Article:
Sarita Choudhury had heard they were rebooting “Sex and the City” but immediately took herself out of consideration in her mind, chiefly for one reason: shoes.
“I’m not a high-heel girl,” Choudhury says, over the New York staple of light construction work noises in the background on a recent Zoom call. “I heard about it from other friends, other actors who were just talking about it. And I was just like, ‘Oh, that’s interesting.’ But I would never in a second think about me, myself. And so when I got the call, it was a straight-up audition, but for producers. And I was like, ‘What?’” she continues. “And I see the script and I saw the character and I’d never played a character like her. So again, I was like, ‘They may have the wrong girl.’”
Choudhury is one of the handful of new faces to the “Sex and the City” world in the HBO Max reboot “And Just Like That,” which wraps season one on Thursday. She stars as Seema, Carrie’s real estate agent turned friend, who, yes, loves heels, as well as fabulous coats, cigarettes and the finer things in life. Auditioning as her felt like “complete abandon,” Choudhury says, and despite feeling out of place initially, Choudhury realized she really liked Seema — and desperately wanted the role.
The British actress, now based in New York, broke out in Mira Nair’s 1991 film “Mississippi Masala” with Denzel Washington and since then has been in Spike Lee’s “She Hate Me,” the “Hunger Games” films and “Homeland.”
“I tend to in film or past TV have played in much darker circumstances and independents that are lower budgets and that involve situations that are just less… I’ve always been able to hide in my characters a bit and there’s something about Seema I couldn’t hide,” she says. “And I had to be like, ‘This is my line. This is what I’m going to say and no apologies.’ I’d never done that. It was a different muscle. For me, doing this whole show, it was like doing theater for me. It was such a pleasure. But the whole time I was like, ‘Am I pulling this off?’ I was never sure.”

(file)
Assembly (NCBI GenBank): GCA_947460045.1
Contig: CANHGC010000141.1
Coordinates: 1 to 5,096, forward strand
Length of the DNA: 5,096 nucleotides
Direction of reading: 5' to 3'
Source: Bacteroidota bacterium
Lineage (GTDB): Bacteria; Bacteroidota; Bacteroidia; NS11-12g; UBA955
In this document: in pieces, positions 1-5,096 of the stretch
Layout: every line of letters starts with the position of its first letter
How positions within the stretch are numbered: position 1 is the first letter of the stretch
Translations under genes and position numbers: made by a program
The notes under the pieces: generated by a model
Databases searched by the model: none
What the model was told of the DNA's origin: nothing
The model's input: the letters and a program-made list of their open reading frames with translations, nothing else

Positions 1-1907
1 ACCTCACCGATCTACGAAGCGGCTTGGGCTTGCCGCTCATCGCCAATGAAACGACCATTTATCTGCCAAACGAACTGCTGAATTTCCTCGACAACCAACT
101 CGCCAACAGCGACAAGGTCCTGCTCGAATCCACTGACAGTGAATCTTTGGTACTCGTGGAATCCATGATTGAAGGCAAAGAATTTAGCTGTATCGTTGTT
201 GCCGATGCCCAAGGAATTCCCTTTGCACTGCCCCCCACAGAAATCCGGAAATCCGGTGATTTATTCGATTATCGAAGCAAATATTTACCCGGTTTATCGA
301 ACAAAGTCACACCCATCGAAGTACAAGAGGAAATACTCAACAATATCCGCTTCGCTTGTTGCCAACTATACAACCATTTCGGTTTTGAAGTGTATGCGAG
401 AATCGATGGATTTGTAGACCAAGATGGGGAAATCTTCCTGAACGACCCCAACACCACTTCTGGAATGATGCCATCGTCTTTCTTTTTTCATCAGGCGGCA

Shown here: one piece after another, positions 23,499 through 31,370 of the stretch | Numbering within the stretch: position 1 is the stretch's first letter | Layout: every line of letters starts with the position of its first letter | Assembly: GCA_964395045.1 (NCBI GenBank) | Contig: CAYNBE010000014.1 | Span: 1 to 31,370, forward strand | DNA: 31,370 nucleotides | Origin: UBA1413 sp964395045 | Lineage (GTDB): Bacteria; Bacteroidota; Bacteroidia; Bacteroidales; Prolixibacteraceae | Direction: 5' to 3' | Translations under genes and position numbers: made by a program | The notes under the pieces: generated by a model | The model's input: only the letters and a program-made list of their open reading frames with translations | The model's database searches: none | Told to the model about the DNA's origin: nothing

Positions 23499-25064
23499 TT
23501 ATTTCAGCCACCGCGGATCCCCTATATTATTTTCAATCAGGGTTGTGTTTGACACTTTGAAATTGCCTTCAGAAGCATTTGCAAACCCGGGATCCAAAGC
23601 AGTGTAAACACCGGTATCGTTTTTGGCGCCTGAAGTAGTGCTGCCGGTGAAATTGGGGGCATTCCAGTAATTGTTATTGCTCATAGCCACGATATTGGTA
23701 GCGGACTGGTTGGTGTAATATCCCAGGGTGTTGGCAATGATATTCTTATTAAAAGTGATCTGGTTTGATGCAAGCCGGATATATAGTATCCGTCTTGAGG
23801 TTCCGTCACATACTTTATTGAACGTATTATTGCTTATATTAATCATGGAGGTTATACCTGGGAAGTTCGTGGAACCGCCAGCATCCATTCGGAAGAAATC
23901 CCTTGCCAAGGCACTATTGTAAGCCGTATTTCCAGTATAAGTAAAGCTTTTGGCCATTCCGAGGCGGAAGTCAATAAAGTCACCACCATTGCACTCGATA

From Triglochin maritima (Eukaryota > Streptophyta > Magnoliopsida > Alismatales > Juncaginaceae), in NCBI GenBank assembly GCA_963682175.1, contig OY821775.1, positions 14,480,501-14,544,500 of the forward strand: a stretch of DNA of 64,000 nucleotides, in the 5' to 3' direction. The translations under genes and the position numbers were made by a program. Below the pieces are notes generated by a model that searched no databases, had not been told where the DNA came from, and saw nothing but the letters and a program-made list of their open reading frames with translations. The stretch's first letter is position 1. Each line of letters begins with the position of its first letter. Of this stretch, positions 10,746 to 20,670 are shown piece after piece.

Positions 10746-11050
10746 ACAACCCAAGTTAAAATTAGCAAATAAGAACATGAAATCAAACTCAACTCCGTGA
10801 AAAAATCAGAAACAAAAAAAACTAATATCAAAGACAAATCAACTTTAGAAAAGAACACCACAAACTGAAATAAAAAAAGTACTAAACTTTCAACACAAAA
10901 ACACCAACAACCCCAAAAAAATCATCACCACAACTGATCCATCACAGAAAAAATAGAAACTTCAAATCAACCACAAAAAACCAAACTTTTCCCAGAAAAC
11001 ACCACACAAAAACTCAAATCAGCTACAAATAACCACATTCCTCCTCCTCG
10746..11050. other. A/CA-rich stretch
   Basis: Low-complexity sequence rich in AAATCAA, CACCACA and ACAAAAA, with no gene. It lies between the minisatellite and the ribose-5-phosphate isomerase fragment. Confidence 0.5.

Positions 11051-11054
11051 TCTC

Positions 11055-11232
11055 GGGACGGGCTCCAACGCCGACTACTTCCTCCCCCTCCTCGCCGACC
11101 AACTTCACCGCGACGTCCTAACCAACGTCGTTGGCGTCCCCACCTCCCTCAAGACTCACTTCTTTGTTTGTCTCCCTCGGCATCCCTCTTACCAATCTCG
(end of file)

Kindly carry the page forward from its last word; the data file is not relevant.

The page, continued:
But as soon as she stepped into Seema, who is uber-confident and poised, that self-doubt evaporated.
“What was interesting is even if I felt unsure, the minute I spoke her lines and wore the high heels, and smoked that cigarette, the unsureness was never there. It was just before and after,” Choudhury says. “Now it’s out and I can see how it builds and everything, but when you’re doing it, you’re doing it without knowing.”
She likens starting the project as a first-day-of-school experience, except the original “SATC” crew were less like mean cheerleaders and more like regular cool girls who want to show you around.
“It was Sarah Jessica who took me in. And I think she sensed that maybe I was feeling shy about joining, so she would always just come up to me and she’d ask me questions about my family, she often reads a book on set and so I would ask her what she’s reading and she’d immediately be like, ‘What do you like reading?’” Choudhury says. “It was a way, I think, for her to get me just talking and to open up.”
While buzz of a second season hangs around the season one finale, Choudhury is already taking lessons from Seema into her career and beginning to think about what other outside-of-the-comfort zone roles she might take on.
“In theater I’m always used to playing someone outside my comfort zone, but I’d never, in a way, been offered that in film or TV. I’ve played power roles, but usually in the guise of a lawyer or someone behind a desk. But not that glamorous, very iconic-feeling figure,” she says. “I just didn’t put myself, especially in TV and film, in that kind of role. And what’s been great about it is now I’m like, ‘Oh, it’d be so great to do like a film noir or…’ It’s opened my brain up to other things.”
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